Rush Limbaugh believes that the liberal talkers on the MSNBC channel are exploiting him to boost their ratings. He is correct. Keith Olbermann's Countdown show in particular is aimed at the audience that buys books with titles like Rush Limbaugh Is A Big Fat Idiot or I Hate (Republican talker of choice). Liberals, I suspect, watch the Olbermann show for the same reason that many of them listen to Limbaugh: to experience a thrill of hatred and a vicarious right to respond. Countdown is essentially a reactionary program, as are all commentary shows. If anything, liberals get more personal about this than reactionaries and Republicans. I can't quantify it myself, but I bet that Limbaugh and his peers are mentioned more often on MSNBC than Olbermann and his colleagues are on the right-wing shows. Limbaugh is well within his rights to point this out.
Limbaugh is way out of bounds, however, when he challenges Olbermann and the rest of MSNBC, however frivolously, not to talk about him for thirty days. I get his supposed point, which is that Countdown can't succeed by preaching the positive message of liberalism and therefore must stoke hatred of the Right. But Limbaugh can't get around the fact that he is a public figure and a newsmaker, and thus an appropriate subject for commentary at any time. Olbermann, in turn, is well within his rights to interpret the challenge as Limbaugh's "surrender," an admission that he can't take what Olbermann claims to be accurate and damning criticism. That said, my own opinion is that Countdown has grown just as tiresome as I imagine the Limbaugh, Hannity and O'Reilly programs to be. It seems to have no purpose other than to lambaste a coterie of "conservative" talkers and politicians. Yet it seems to me that on any given day no mere radio or TV talker can be the "worst person in the world," and that, no matter how influential Limbaugh is within the Republican party, true progressives should have bigger fish to fry. But liberals and Democrats have made the talkers the scapegoats for all their troubles since the days of Clinton, as if they think the Republican party might truly collapse if the talkers' hot air didn't keep it afloat.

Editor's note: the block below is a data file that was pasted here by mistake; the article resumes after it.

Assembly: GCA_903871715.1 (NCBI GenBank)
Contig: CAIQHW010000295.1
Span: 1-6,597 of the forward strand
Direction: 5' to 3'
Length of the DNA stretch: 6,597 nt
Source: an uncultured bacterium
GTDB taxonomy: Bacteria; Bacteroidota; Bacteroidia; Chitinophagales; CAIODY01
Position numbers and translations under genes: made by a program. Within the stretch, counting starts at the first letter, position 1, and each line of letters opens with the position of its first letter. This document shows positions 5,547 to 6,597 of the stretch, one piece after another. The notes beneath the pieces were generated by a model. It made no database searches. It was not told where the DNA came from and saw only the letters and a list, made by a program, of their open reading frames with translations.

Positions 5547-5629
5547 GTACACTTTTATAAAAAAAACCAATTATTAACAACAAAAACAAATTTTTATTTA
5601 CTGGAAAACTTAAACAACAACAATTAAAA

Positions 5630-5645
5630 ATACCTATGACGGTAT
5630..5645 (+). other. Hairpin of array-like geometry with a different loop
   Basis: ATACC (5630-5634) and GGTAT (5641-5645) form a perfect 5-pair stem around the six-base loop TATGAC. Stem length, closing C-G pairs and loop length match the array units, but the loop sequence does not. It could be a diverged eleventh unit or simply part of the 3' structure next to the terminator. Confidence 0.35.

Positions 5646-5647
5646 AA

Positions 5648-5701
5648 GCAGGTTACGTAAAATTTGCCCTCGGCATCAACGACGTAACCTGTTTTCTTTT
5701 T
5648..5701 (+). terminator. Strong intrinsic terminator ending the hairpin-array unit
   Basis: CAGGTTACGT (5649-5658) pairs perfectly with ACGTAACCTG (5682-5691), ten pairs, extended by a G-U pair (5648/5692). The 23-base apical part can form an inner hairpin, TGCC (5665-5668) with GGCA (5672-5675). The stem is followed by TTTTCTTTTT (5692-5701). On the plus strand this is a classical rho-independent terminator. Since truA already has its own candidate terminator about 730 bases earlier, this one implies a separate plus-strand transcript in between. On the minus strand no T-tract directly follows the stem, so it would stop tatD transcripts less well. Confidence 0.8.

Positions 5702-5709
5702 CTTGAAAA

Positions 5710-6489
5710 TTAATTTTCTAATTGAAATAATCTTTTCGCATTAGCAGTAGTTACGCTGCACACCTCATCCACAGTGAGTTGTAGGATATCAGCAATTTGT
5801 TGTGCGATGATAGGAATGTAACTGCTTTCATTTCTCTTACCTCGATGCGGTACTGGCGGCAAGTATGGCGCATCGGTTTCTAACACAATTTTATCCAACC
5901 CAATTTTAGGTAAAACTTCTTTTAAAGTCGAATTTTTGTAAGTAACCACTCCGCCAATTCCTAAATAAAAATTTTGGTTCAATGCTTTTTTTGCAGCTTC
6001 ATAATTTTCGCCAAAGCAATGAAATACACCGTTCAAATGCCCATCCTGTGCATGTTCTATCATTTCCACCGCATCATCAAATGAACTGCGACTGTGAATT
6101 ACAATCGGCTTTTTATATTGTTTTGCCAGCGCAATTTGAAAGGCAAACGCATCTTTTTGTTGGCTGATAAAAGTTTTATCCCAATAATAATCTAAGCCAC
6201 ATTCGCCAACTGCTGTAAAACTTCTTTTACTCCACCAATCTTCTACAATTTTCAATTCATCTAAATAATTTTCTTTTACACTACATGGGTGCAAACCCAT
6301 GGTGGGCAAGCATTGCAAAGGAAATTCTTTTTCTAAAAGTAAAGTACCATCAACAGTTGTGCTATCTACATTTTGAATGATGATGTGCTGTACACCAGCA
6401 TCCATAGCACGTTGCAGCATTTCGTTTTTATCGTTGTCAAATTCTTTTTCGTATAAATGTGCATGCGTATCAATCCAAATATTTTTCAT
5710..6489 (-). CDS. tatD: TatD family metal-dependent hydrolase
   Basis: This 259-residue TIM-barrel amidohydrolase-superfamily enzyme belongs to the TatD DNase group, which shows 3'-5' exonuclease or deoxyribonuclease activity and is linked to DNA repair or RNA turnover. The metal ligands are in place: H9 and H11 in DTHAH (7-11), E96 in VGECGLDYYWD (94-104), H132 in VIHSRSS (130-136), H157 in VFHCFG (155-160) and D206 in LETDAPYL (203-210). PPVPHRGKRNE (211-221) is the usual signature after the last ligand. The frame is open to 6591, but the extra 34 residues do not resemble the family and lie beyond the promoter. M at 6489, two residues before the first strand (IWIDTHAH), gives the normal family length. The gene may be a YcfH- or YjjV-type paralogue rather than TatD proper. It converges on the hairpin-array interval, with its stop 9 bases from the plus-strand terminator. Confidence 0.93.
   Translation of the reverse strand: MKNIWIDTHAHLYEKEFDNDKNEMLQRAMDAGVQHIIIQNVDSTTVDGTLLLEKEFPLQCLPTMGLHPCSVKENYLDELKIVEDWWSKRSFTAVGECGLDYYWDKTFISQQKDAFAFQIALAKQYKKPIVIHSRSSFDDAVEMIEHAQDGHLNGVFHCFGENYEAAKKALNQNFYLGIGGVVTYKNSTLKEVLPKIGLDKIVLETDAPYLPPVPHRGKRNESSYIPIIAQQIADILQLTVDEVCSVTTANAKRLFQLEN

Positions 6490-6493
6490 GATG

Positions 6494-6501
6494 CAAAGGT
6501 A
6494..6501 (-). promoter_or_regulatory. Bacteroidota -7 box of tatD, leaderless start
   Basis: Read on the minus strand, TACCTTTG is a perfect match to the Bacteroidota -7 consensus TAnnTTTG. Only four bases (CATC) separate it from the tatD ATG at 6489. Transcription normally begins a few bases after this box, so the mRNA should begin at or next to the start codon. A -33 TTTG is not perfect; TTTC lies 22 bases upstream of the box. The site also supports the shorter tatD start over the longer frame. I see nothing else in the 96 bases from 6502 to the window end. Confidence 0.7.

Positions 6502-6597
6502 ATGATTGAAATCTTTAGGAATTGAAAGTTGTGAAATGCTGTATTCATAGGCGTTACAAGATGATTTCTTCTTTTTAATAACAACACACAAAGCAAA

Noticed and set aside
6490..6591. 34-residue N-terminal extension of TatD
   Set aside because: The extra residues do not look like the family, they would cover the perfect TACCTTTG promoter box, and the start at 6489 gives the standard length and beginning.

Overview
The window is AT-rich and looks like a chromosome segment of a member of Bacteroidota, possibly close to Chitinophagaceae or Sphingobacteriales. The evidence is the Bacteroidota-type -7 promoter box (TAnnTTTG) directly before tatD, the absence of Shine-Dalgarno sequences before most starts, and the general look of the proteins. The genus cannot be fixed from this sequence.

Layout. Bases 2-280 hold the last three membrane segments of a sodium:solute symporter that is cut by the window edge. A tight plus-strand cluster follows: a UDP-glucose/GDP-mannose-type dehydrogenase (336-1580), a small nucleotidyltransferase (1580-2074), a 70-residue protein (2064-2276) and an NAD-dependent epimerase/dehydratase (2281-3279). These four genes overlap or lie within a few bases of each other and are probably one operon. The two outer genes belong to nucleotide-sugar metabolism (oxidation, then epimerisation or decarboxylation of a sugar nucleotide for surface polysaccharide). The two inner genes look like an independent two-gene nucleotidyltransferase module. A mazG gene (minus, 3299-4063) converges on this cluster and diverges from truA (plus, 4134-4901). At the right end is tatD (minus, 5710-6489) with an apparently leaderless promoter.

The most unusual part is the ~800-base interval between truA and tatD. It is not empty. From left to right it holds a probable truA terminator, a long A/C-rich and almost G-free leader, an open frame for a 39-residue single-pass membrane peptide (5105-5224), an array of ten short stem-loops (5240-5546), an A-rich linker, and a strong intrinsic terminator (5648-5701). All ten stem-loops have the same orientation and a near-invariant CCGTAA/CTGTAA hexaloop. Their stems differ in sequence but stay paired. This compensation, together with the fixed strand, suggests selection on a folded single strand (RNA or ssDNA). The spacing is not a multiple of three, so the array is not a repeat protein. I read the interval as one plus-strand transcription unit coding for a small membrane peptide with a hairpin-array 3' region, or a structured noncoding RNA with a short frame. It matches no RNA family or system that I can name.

People like Olbermann may not think that their side has won until the talkers are silenced. I don't mean that they'd like to see the talkers banned from the airwaves, but I do think they have an unrealistic goal of shaming their enemies into submission. At the same time, I wonder whether Olbermann hasn't been driven by some desire to have his antagonists acknowledge his existence or recognize him as an equal foe. My impression had been that they had scrupulously ignored him or avoided uttering his name for the most part until recently. Limbaugh's challenge may indeed be proof of a crucial weakening of the reactionary talkers' position. If so, it would be high time for Olbermann's side to adopt the practices of the position of strength. After all, there's probably no more foolproof way of silencing one's enemies than not listening to them. You'll know the tide has turned when people decide that Limbaugh's opinions are not worth responding to, but Olbermann will probably be behind the curve when that time comes.